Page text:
12-O-Tetradecanoylphorbol-13-acetate

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12-O-Tetradecanoylphorbol-13-acetate
TPA
Names
IUPAC name
(1aR,1bS,4aR,7aS,7bS,8R,9R,9aS)-9a-(acetyloxy)-4a,7b-dihydroxy-3-(hydroxymethyl)-1,1,6,8-tetramethyl-5-oxo-1a,1b,4,4a,5,7a,7b,8,9,9a-decahydro-H-cyclopropa[3,4]benzo[1,2-e]azulen-9-yl myristate
Other names
TPA, PMA, Phorbol myristate acetate,
Tetradecanoylphorbol acetate.
Identifiers
16561-29-8 YesY
ChEMBL ChEMBL279115 N
ChemSpider 25977 N
Jmol-3D images Image
Image
KEGG C05151 N
PubChem 27924
Properties
C36H56O8
Molar mass 616.83 g·mol−1
Except where noted otherwise, data is given for materials in their standard state (at 25 °C (77 °F), 100 kPa)
 N verify (what isYesY/N?)
Infobox references

12-O-Tetradecanoylphorbol-13-acetate (TPA), also commonly known as tetradecanoylphorbol acetate, tetradecanoyl phorbol acetate, and phorbol 12-myristate 13-acetate (PMA), is a diester of phorbol and a potent tumor promoter often employed in biomedical research to activate the signal transduction enzyme protein kinase C (PKC).[1][2][3] The effects of TPA on PKC result from its similarity to one of the natural activators of classic PKC isoforms, diacylglycerol. TPA is a small molecule drug.

In ROS biology, superoxide, but not hydrogen peroxide, hydroxyl radical, peroxynitrite, was identified as the major ROS species induced by TPA/PMA but not by ionomycin in mouse macrophages.[4] Thus, TPA/PMA has been routinely used as an inducer for endogenous superoxide production. [5]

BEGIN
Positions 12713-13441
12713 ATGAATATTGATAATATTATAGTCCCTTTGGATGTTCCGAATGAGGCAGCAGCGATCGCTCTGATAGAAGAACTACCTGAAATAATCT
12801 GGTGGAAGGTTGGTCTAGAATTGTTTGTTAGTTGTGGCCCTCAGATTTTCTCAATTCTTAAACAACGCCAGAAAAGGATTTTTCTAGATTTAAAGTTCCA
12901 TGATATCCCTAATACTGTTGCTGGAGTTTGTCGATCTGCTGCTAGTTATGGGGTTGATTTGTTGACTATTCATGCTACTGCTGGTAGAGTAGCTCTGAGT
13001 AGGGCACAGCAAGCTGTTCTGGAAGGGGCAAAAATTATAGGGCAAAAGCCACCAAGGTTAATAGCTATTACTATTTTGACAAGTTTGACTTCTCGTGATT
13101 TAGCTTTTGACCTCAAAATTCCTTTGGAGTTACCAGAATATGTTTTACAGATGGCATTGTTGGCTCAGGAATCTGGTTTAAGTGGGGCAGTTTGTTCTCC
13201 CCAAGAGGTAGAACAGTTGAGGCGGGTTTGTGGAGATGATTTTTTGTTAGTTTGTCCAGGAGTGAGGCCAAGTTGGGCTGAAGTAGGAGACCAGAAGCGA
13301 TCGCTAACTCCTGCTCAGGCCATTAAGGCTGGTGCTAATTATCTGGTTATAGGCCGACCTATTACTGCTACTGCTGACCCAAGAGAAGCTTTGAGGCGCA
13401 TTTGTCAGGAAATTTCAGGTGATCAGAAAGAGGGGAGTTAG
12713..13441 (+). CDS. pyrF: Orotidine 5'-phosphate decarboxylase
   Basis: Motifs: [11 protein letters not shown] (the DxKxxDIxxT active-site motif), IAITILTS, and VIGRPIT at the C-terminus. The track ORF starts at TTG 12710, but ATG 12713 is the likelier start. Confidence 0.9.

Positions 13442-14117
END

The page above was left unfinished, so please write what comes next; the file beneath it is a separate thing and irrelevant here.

TPA is also being studied as a drug in the treatment of hematologic cancer[citation needed].

TPA has a specific use in cancer diagnostics as a B-cell specific mitogen in cytogenetic testing. To view the chromosomes, a cytogenetic test requires dividing cells. TPA is used to stimulate division of B-cells during cytogenetic diagnosis of B-cell cancers such as chronic lymphocytic leukemia.[6]

TPA is also commonly used together with ionomycin to stimulate T-cell activation, proliferation, and cytokine production, and is used in protocols for intracellular staining of these cytokines.[7]

TPA was first found in the croton plant, a shrub found in Southeast Asia, exposure to which provokes a poison ivy-like rash.[citation needed] It underwent a phase 1 clinical trial.

References[edit]

  1. ^ Castagna et al. (1982). Journal of Biological Chemistry 257 (13): 7847–7851. 
  2. ^ Blumberg (1988). Cancer Research 48: 1–8. 
  3. ^ Niedel et al. (1983). "Phorbol Diester Receptor Copurifies with Protein Kinase C". Proceedings of the National Academy of Sciences 80: 36–40. doi:10.1073/pnas.80.1.36. 
  4. ^ Swindle (2002). The journal of Immunology 169: 5866–5873.  .
  5. ^ Huang (2014). PLOS ONE (journal) 9: e96246.  .
  6. ^ The AGT cytogenetics laboratory manual. 3rd ed. Barch, Margaret J., Knutsen, Turid., Spurbeck, Jack L., eds. 1997. Lippincott-Raven.
  7. ^ "Flow Cytometry Intracellular Staining Guide". eBioscience, Inc. Retrieved 2011-09-25. 

External links[edit]